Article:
No, I was not in Syria, I was in Beira Interior with our Finnish friends. The queen white variety of this region is Síria. This is the name people around here call it. In Douro, it is also called Códega or Malvasia Grossa. And in Alentejo, they say it is called Roupeiro. There are also those who call it Crato Branco. The only question that remains is if it is also the Vermentino da Córsega. The leaves and bunches are very similar, but the wine is difficult to compare.
In Portugal, this grape variety is mostly present and planted separately from other grape varieties in interior regions. In regions with maritime influence, Síria is hidden among other grape varieties in the oldest vineyards.
These grapes need time to ripen, do not like warm climates and prefer the altitude vineyards. This is well explained its wines. Once on hot land, it produces very aromatic wines, but these tend to lose its strengths within a few months. At altitude it has higher natural acidity, can maintain the aromatic profile and does not washed off so fast in time. It produces wines, in Beira Interior, with notes of white fruits - like quince and pear - and incredibly minerals.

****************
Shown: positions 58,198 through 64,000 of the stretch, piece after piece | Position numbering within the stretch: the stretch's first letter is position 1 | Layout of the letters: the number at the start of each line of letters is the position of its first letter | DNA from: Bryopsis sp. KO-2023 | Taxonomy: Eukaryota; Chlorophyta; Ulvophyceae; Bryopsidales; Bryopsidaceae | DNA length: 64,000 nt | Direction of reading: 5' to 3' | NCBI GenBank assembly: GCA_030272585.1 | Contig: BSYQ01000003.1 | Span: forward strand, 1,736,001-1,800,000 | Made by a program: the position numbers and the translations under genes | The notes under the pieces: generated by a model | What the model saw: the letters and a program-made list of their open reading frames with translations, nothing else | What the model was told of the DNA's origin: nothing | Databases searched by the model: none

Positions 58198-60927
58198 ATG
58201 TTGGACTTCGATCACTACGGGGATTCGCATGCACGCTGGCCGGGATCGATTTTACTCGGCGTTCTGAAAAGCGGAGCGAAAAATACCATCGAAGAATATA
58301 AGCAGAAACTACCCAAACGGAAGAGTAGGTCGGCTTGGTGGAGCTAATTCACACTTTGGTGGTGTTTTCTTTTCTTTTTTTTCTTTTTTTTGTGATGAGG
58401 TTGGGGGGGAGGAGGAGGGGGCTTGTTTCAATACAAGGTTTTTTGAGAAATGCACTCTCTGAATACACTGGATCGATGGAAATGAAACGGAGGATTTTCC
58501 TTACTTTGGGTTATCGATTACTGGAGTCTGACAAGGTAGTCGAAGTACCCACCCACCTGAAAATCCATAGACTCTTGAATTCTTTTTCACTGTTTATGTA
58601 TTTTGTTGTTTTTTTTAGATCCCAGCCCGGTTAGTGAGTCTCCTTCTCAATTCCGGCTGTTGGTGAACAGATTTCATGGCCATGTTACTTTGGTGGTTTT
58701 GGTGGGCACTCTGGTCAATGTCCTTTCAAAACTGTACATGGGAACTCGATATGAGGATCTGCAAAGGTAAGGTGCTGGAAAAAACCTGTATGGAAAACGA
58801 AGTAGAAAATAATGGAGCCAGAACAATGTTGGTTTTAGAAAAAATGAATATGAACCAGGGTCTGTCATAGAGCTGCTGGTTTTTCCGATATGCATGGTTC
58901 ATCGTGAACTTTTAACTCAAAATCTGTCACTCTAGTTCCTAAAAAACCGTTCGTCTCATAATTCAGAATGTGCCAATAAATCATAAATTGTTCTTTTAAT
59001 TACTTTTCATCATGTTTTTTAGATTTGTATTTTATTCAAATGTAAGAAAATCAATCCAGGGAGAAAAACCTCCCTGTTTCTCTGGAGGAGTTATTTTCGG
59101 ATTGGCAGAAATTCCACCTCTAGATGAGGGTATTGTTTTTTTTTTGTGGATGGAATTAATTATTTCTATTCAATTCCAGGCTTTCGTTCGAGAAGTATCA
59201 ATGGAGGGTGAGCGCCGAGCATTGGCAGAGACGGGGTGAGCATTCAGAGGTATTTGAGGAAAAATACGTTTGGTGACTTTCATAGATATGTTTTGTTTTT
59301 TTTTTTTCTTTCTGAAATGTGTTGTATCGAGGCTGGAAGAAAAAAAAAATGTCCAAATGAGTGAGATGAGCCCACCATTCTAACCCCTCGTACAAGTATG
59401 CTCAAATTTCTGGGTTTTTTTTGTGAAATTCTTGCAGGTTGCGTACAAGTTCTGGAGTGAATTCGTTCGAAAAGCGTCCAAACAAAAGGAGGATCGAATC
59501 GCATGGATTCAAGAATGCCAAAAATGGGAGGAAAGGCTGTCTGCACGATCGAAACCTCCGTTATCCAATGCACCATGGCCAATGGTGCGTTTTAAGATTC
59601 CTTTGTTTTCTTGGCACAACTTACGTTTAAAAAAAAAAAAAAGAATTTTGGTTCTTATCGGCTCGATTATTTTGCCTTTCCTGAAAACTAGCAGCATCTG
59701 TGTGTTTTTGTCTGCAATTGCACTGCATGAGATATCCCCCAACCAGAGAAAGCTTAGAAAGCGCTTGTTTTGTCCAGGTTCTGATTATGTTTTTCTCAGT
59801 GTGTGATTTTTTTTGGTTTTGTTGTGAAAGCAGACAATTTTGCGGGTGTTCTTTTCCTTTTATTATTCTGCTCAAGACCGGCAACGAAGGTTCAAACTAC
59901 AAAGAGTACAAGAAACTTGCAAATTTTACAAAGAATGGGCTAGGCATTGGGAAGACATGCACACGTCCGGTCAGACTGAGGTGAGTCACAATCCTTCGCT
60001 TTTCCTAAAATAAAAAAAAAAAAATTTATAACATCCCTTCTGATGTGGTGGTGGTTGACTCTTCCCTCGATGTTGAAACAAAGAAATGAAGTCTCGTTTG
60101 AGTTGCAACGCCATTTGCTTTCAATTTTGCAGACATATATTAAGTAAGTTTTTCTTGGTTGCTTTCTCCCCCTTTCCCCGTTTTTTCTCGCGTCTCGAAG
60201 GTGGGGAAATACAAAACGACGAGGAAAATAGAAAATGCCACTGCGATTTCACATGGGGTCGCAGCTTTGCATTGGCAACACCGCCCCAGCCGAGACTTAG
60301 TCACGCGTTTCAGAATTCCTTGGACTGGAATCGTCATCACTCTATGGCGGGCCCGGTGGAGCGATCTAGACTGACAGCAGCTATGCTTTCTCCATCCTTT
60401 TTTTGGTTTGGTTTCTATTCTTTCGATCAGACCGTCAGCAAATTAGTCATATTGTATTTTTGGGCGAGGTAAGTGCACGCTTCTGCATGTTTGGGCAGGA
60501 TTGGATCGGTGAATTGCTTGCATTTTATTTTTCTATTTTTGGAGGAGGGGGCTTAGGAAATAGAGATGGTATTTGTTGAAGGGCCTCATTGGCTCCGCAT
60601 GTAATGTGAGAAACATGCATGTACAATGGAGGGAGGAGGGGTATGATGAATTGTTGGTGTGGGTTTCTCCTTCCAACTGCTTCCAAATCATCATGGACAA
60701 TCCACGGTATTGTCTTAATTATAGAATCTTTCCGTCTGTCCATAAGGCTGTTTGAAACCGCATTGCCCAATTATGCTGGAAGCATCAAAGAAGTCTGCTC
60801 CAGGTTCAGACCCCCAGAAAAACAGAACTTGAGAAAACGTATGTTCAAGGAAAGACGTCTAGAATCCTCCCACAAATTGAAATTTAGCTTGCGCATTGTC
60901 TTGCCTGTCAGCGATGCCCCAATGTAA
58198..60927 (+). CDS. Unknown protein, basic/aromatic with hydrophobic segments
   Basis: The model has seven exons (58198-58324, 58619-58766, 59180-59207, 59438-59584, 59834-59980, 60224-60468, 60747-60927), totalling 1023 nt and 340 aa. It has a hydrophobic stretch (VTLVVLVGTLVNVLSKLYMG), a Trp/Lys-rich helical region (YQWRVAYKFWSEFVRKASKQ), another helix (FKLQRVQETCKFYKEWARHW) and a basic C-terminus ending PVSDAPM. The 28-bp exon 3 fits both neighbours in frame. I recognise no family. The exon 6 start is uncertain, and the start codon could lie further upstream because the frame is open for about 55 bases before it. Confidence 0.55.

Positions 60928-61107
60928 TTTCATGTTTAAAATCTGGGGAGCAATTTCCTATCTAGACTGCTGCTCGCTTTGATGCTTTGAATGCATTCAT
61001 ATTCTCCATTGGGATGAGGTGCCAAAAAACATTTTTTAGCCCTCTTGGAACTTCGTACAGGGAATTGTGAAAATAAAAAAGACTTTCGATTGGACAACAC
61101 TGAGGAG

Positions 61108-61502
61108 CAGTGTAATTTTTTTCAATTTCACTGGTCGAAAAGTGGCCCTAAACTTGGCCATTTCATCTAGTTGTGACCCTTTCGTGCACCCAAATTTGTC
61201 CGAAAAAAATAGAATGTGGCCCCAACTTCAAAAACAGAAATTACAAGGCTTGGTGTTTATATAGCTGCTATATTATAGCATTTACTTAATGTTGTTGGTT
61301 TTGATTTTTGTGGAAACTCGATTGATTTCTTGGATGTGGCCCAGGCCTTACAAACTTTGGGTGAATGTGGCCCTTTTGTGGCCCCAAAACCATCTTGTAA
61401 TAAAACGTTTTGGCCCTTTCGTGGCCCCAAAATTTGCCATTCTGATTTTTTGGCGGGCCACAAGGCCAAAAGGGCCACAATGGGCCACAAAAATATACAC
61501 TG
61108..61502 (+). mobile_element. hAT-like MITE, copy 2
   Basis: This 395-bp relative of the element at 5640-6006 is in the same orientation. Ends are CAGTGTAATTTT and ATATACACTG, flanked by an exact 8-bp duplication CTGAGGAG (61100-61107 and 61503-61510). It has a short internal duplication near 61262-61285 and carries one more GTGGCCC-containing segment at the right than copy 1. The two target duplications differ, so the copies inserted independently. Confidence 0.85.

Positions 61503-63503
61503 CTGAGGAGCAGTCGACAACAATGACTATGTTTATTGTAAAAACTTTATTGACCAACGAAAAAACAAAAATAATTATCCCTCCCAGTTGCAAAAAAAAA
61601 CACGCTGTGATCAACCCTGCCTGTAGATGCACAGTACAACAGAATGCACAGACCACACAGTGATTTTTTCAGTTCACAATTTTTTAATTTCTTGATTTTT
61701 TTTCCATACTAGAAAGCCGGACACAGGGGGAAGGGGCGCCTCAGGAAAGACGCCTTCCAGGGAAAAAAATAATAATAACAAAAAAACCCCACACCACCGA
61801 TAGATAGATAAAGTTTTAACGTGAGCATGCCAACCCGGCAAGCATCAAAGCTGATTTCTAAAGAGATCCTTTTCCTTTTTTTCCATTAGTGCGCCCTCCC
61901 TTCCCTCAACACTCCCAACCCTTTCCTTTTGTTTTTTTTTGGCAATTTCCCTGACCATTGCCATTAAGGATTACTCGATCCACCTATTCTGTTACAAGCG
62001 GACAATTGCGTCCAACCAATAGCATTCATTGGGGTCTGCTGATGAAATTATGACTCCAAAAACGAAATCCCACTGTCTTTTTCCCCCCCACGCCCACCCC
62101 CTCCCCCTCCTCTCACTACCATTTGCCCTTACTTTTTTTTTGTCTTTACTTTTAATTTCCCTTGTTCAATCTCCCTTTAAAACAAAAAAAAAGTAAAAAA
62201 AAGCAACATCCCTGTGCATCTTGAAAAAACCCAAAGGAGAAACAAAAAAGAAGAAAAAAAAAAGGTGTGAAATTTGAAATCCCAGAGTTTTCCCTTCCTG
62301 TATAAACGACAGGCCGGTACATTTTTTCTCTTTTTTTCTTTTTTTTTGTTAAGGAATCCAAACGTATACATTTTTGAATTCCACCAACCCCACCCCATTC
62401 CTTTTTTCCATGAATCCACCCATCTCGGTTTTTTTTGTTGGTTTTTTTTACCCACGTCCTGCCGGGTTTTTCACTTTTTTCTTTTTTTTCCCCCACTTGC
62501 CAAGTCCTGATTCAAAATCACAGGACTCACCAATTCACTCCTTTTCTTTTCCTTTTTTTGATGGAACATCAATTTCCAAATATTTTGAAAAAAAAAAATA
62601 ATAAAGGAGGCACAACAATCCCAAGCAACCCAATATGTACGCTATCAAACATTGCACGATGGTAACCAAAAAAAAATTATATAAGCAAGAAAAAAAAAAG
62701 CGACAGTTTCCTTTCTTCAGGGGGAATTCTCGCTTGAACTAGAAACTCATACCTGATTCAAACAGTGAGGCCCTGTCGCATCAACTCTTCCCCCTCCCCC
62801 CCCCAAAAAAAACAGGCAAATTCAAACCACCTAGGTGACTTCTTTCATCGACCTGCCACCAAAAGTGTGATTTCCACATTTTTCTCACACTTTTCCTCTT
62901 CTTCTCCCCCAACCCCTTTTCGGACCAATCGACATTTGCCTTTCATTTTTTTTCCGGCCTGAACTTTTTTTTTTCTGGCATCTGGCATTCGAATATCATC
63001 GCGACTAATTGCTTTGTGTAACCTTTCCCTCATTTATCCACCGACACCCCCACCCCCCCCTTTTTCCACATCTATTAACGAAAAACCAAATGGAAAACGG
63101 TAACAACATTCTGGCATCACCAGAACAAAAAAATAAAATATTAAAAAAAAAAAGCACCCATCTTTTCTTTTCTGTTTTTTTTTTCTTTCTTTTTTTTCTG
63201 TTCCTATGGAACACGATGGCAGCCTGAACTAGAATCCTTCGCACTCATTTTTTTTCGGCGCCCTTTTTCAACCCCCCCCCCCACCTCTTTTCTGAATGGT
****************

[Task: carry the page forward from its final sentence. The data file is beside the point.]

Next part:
The mineral side - which someone who once wrote on a chalk board understands what I am talking about - seems to be very connected to the soil that in Beira Interior is mostly granite with quartz and clay.
These white wines are special. It is true that not everyone falls in love with a wine like this, but those who perceive and understand what a good white wine is, quickly let themselves be amazed by this very ancient grape, which will have come into the hand of some Roman who has left Italy and brought it to us. But that no one will know...
The wine’s my life